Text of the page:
Building for the future, today – combining the best of historical wisdom and modern technology.
This is the beginning of a series discussing tools used in the process of log building. Of course, a lot of these tools can be used for many other applications, but log building will be the main focus. I’ll be interspersing these tool articles with others that share with you our restoration project of a 1903 log home and other related log home topics.
Transforming a pile of raw logs covered with bark into material that is ready to scribe, cut and stack can be approached several ways. Your choice will be based on how much time you have, how you want the end result to look and when the wood was cut.
The most common method is to use a debarking or peeling spud and drawknife combination. A debarking spud is a tool that removes the bulk of the bark by prying it off. These tools are available in short- or long-handled versions and the blade can be from 2 to 6 inches wide. The blades can be straight or curved. The blades on these tools don’t really need to be very sharp, as their main job is to try to get under the bark layer on the log and pry it off. Spuds work best on non-winter-cut wood. When logs are cut in the winter, there is no sap flowing so it is generally harder to remove the bark and peel them.
Although many professional log peelers use only a drawknife and a chainsaw and/or grinder for knots, using the spud before you begin to use the drawknife will save you time and energy in the long run and save sharpening time on your drawknife blade. Many logs are skidded over rough terrain and this can embed dirt and bits of rock in the bark. Trying to peel logs like this with only a drawknife will result in, at best, a very dull blade, or at worst, a damaged blade that will be difficult or impossible to repair.
After most of the bark is removed, you can use a chainsaw and/or grinder to smooth the knots before you begin peeling with the drawknife. You’ll be going over these knot areas again with your drawknife, which will make the log look more evenly peeled, but this step will minimize the chance of "nicking" your sharp drawknife blade on the hard knot wood or a piece of gravel or grit that often gets embedded around the knot.
A drawknife is used to finish the job before the log is ready to scribe and cut. Drawknives come in a wide range of sizes and several different handle angles because, to date, no one handle-to-blade angle has been satisfactory for all people. The handles are generally made of wood but can also be made using bicycle handle grips, as shown in the photo here. Drawknives can have straight blades or be curved and the blades can range from just a few inches to 16 inches wide. The blades can be drop-forged (cheaper, but will probably require initial and more frequent sharpening), hand-forged (top quality), or made out of old industrial planer blades. Overall weight of the drawknife can be a consideration for many people. Professional log peelers, (yes, there is such a profession and a more physically fit group of folks would be hard to find), lean toward heavier drawknives. Here the heft of the drawknife is actually helping you peel.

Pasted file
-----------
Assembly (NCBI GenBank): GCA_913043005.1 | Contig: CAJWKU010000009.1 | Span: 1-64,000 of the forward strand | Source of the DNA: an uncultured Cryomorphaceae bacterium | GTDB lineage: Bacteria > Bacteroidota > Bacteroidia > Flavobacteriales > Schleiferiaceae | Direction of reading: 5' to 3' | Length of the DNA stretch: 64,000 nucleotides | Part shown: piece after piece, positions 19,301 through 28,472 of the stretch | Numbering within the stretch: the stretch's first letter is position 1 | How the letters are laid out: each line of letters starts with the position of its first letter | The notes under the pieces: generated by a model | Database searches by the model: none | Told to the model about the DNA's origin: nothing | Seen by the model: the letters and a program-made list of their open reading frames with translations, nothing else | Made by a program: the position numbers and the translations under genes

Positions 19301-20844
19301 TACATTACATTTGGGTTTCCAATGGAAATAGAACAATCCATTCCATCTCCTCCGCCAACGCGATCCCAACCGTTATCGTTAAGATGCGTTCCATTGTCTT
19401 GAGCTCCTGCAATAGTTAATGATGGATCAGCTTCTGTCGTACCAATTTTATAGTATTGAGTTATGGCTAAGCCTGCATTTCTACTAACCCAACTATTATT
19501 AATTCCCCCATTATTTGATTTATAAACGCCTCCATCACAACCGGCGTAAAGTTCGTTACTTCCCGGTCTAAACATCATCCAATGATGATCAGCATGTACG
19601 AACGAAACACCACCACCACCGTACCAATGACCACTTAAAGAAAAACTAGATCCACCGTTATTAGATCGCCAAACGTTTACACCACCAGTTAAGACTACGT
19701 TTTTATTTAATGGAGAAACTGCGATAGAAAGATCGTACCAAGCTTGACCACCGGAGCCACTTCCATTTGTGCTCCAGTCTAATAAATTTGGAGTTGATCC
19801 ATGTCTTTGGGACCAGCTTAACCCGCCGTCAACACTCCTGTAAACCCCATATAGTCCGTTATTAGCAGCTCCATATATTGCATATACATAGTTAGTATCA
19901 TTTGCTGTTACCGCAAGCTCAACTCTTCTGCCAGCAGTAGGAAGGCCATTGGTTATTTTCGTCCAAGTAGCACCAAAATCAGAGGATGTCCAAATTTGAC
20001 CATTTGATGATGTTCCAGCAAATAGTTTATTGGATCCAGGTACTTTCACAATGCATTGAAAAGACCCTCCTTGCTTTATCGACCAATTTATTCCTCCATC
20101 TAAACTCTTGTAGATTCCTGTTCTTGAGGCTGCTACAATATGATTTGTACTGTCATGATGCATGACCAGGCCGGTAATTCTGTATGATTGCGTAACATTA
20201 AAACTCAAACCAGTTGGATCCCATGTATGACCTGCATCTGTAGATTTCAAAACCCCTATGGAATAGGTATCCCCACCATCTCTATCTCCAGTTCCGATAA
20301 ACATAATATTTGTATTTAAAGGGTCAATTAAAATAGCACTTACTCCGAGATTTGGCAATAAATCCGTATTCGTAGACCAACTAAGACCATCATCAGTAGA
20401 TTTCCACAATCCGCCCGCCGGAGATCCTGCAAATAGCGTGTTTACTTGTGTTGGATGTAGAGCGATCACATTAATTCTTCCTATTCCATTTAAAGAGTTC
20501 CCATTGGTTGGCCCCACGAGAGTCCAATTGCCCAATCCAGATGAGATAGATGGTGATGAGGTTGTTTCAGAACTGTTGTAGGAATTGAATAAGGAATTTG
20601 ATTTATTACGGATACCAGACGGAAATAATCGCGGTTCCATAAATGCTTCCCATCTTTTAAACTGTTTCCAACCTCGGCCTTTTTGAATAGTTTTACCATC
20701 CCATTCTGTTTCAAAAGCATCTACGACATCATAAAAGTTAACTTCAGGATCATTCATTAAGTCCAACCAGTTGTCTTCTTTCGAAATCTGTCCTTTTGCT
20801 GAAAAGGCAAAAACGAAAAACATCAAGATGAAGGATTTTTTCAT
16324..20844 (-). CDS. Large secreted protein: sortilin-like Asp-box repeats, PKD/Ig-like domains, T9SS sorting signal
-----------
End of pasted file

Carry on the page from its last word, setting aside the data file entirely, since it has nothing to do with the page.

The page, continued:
If you experience tearing or jagged edges while peeling, first make sure your blade is sharp and try peeling in the other direction, as often you have to peel toward knots. The end result of hand peeled logs will depend on your style—some people peel in long, flowing “pulls,” others will have shorter “pulls.” Some people will dig in their blade more aggressively and others will just skim off a thinner layer of wood. You can play around with different looks and see what you like best. If there are several people peeling logs for the same project and you want some level of uniformity in the look of the peeled logs, it’s best to discuss this and practice together at the beginning of the project.
Many people want to leave some of the inner bark on the logs for a more "rustic" look. This is often what is meant by "skip peeled" (see the photo above). Before you do, consider that the bark can harbor insects, which can start chewing into your logs. Bark can also act like a sponge, holding moisture in contact with your logs, and it can eventually curl up and fall off, taking with it any stain/finish you've applied and leaving your logs unprotected in those areas. You'll probably be fine in a dry, non-buggy area but think twice about leaving bark on in a moist/humid area where wood-boring insects abound.
Over the next few entries, we’ll cover other tools used to peel logs — adzes, broadaxes, the Log Wizard and rotating pressure-washer nozzles. Until then, Happy Thanksgiving from our house to yours.